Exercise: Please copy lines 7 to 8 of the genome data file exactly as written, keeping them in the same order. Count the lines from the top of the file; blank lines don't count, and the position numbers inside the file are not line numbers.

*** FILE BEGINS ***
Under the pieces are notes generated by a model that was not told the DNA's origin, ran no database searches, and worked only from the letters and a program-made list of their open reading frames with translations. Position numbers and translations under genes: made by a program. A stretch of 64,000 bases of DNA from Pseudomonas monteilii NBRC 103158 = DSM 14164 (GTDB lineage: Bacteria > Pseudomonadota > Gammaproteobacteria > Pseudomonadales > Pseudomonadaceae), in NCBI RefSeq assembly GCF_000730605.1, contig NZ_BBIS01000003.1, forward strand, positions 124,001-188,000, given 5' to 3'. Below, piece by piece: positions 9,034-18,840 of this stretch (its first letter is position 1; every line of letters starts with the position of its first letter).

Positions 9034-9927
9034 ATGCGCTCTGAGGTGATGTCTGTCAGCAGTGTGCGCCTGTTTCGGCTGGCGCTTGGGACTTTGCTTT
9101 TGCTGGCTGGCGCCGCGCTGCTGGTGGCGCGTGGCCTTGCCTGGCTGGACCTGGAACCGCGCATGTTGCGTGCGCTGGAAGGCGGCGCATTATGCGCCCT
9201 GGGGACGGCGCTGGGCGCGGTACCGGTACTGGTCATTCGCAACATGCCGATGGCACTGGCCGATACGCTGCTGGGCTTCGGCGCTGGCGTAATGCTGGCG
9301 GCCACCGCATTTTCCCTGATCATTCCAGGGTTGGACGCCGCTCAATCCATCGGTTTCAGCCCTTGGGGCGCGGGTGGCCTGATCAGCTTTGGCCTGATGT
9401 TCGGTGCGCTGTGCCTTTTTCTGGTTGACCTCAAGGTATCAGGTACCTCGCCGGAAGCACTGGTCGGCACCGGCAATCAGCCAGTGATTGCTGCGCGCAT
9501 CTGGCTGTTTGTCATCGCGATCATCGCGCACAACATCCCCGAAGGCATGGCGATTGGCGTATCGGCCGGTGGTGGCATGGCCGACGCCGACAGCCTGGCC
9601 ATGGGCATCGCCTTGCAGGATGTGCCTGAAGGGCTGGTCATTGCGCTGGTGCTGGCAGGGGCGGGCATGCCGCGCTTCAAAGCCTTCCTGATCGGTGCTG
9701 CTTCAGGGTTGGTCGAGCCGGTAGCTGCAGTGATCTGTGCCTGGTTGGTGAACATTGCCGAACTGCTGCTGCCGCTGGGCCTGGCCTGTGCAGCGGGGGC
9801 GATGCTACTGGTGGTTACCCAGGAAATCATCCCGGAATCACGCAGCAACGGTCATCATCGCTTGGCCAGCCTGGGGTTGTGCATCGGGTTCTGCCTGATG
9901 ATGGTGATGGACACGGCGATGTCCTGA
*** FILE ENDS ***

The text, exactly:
9401 TCGGTGCGCTGTGCCTTTTTCTGGTTGACCTCAAGGTATCAGGTACCTCGCCGGAAGCACTGGTCGGCACCGGCAATCAGCCAGTGATTGCTGCGCGCAT
9501 CTGGCTGTTTGTCATCGCGATCATCGCGCACAACATCCCCGAAGGCATGGCGATTGGCGTATCGGCCGGTGGTGGCATGGCCGACGCCGACAGCCTGGCC